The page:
She added that a decision on whether to hold a formal investigation into alleged extrajudicial killings and other abuses in the Philippines would be out in the first half of 2021. — with report from Gaea Katreena Cabico
Foreign Affairs Secretary Alan Peter Cayetano wraps up his address before the Geneva-based international arm of the United Nations, urging the body not to "politicize, weaponize human rights."
Speaking before the Human Rights Council, Cayetano fiercely defended President Rodrigo Duterte's brutal and deadly drug war. He said it was launched "to save lives, to preserve families, to protect communities and [to] stop the country from sliding into a narco state."
The illegal drug campaign, however, is marked by apparent police abuses in shooting down drug suspects ahead of formal charges and several cases of mistaken identity killings. Thousands have died in police operations.
Human rights organizations in the Philippines and abroad have also decried extrajudicial executions related to the campaign.
The Philippine National Police says it welcomes a UN Human Rights Council resolution calling for technical assistance to the Philippines on accountability for human rights violations.
Rights groups and the families of victims of alleged abuse by state agents have called the resolution a let down for not launching a probe into the rights situation in the Philippines.
"We acknowledge this manifestation of the UNHRC’s recognition of the Philippine government’s initiatives to review and reevaluate all allegations of human rights violations in the implementation of the national anti-illegal drugs campaign," the PNP says in a statement to the media.
"The proposed 'technical cooperation and capacity-building for the promotion and protection of human rights in the Philippines' offers more opportunities for the PNP to further promote our own advocacy to protect, respect and fulfill human rights in all aspects of police operation," the national police also says.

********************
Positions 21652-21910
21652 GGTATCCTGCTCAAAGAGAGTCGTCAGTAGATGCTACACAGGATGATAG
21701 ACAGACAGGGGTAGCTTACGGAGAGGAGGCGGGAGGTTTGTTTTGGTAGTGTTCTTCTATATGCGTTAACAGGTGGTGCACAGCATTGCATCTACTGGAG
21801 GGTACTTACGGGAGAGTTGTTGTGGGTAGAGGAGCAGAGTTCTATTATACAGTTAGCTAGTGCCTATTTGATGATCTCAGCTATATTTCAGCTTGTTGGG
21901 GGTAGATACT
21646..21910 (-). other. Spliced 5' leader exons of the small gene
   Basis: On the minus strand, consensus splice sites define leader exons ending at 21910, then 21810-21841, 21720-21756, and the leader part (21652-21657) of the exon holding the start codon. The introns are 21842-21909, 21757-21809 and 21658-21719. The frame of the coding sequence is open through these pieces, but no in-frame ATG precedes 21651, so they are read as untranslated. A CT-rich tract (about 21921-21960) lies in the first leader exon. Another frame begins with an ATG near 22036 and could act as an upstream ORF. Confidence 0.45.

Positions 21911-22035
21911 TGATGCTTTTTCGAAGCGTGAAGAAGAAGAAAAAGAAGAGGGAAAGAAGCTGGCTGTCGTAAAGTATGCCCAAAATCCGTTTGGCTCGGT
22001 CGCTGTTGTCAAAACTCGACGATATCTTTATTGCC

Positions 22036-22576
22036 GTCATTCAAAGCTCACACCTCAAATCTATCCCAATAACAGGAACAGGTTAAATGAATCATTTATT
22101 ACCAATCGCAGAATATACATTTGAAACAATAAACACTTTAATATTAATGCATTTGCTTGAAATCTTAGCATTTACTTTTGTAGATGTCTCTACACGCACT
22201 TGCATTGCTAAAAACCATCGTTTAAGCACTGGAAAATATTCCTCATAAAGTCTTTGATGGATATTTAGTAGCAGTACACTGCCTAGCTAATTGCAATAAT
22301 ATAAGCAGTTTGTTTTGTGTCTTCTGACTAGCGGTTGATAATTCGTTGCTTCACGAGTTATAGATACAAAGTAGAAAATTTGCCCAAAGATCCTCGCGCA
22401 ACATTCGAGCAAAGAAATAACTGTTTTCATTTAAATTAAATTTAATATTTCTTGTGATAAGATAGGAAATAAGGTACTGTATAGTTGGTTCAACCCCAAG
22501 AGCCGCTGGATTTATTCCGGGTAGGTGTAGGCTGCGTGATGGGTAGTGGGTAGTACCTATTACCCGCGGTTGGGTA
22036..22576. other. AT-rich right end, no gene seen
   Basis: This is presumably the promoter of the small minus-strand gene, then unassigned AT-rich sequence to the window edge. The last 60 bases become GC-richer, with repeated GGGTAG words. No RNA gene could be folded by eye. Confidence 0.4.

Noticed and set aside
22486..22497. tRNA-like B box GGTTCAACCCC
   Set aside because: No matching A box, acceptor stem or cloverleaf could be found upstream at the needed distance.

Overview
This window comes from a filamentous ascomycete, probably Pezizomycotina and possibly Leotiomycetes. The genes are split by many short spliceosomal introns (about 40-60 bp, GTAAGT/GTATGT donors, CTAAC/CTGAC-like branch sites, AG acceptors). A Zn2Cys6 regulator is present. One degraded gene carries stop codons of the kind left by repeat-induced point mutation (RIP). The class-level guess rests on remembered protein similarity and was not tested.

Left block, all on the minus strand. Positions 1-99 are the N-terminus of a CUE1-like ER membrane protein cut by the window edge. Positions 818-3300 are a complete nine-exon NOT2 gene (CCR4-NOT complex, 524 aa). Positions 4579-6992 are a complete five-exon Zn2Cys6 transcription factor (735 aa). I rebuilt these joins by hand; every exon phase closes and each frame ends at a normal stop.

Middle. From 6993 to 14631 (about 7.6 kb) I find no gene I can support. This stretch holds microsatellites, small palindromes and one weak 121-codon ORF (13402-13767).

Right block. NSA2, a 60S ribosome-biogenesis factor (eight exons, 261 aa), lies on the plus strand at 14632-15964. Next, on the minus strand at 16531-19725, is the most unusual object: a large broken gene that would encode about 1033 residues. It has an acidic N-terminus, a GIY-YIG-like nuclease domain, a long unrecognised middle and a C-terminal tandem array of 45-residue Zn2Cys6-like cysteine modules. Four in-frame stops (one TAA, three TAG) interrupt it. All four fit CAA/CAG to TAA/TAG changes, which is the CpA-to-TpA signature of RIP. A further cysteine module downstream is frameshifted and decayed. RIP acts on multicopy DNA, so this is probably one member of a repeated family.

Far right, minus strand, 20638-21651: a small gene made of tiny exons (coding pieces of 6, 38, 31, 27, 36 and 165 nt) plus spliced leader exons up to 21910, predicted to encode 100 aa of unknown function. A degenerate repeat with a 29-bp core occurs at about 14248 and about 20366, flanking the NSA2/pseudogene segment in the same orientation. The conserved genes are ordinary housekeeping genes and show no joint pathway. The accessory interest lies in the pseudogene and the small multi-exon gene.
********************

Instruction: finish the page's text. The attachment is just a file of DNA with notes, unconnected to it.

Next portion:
The United Nations Human Rights Council adopts a resolution on technical cooperation and capacity-building on human rights in the Philippines.
The body also requests UN High Commissioner for Human Rights Michelle Bachelet to support continued fulfillment of international obligations, including alleged police violations in the conduct of the Philippines' campaign against illegal drugs.
#HRC45 adopts RES on technical cooperation & capacity-building on #HumanRights in the #Philippines, requesting @mbachelet & @UNHumanRights to support continued fulfilment of int'l obligations, incl. on alleged #police violations& for human rights-based approaches to #drug control pic.twitter.com/6q54RhywSo
— HRC SECRETARIAT (@UN_HRC) October 7, 2020
The Commission on Human Rights says they welcome the statement of the UN High Commissioner for Human Rights calling for "an independent and transparent probe into the killings, violence, and threats against human rights workers and advocates."
"CHR hopes that the government heeds expediently to this repeated call with concrete steps that would ascertain accountability and justice while also implementing definitive actions to prevent any further attacks and loss of life," it says in a statement.
Opposition Sen. Leila de Lima says the DOJ-led panel that allegedly reviews the police killings in President Rodrigo Duterte's drug war is "too late, too little and too weak."
"Unless and until we see any actual, significant and concrete achievements, in terms of case build-up and prosecution of EJK offenders, the sincerity of this initiative will remain dubious at best. For the moment, this representation will just call it as it is: a desperate, last-minute attempt at evading accountability," De Lima says.
Watchdog Human Rights Watch says the Philippines' inter-agency panel created to investigate killings under its brutal drug war is "nothing more than a ruse to shield the country from international scrutiny."
"The International Criminal Court could open an investigation into crimes against humanity committed up to March 17, 2019, the date when the Philippines’ withdrawal from the court took effect," Phil Robertson, HRW deputy Asia director, says.
"It’s also a naked attempt to discourage the Human Rights Council from starting an independent, international investigation into the “drug war” killings and related violations as recommended by the UN high commissioner and 23 UN human rights experts. Countries at the Human Rights Council should not be fooled," he adds.
Credit belongs to : www.philstar.com